Ethical and Procedural Guidelines
Human participants research at Drew University is guided by the ethical principles laid out in The Belmont Report and the procedures as described in the Department of Health and Human Services Policy for the Protection of Human Research Subjects (45 CFR, Subtitle A, Part 46).
Human Participants Research Oversight
There is often confusion about what types of projects need to be reviewed by the Drew Institutional Review Board. The short answer is that all projects need to be reviewed at some level.
The first question that needs to be answered is whether you are conducting research with human participants as research and human participants are defined by the Office of Human Research Protections (OHRP). While it seems that these would be straightforward determinations, their definitions of these concepts are very specific.
Human Participant is defined in the OHRP regulations (45 CFR 46.102(f)) as follows:
Human participant means a living individual about whom an investigator obtains either data through intervention or interaction with the individual or identifiable private information.
Intervention includes both physical procedures to collect data (e.g., venipuncture) as well as manipulations of the person or the person’s environment. Interaction includes any type of communication or contact.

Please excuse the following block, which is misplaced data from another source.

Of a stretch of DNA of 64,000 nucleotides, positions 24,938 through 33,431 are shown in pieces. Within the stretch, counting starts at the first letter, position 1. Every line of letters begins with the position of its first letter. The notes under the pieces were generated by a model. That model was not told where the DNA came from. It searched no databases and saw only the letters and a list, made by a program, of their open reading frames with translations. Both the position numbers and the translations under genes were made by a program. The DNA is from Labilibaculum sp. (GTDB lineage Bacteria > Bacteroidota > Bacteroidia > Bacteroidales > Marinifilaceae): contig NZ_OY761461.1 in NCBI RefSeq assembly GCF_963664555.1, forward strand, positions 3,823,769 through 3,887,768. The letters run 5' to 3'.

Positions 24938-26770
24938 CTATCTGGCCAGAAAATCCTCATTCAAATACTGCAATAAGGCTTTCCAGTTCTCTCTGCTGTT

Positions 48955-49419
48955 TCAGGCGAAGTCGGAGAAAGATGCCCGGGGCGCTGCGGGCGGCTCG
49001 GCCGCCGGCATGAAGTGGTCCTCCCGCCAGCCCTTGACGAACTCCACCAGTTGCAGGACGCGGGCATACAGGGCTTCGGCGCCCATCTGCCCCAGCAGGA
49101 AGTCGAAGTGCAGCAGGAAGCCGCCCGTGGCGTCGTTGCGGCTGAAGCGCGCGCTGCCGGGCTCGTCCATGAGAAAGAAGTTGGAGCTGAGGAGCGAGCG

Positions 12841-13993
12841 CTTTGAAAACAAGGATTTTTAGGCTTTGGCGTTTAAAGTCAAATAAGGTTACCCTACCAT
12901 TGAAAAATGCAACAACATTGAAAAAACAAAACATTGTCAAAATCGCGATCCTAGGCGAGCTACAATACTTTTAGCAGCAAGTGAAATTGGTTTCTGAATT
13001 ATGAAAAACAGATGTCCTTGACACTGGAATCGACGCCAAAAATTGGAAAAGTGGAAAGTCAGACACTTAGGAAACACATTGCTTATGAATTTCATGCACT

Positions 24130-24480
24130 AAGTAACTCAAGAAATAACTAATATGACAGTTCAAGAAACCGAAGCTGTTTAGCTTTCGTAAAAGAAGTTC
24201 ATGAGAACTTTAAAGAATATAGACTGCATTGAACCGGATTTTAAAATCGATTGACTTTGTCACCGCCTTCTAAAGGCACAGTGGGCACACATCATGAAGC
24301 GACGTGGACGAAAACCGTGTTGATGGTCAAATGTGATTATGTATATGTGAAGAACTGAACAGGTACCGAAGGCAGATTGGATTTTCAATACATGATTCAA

Private information includes information about behavior that occurs in a context in which an individual can reasonably expect that no observation or recording is taking place, and information that has been provided for specific purposes by an individual and which the individual can reasonably expect will not be made public (e.g., a medical record). Private information must be individually identifiable (i.e., the identity of the person is or may readily be ascertained by the investigator or associated with the information).
Note that this definition of human participants excludes naturalistic observations made of individuals in public places. This type of activity involves no intervention, and reasonable people cannot assume that they will NOT be observed when they are in public places.
If you are unsure whether you are utilizing human participants as defined by OHRP in your work, please consult with the IRB Chair.
Research is defined in the OHRP regulations (45 CFR 46.102(d)) as follows:
Research means a systematic investigation, including research development, testing and evaluation, designed to develop or contribute to generalizable knowledge.
Regardless of whether you personally define your project as research or not, if it is systematic and is intended to contribute to knowledge that will generalize beyond your specific project, it is research as defined by OHRP and therefore needs to be reviewed by Drew’s IRB. Click here for some examples of common projects that would not be defined as research by OHRP.
How to Determine If You Are Conducting Research: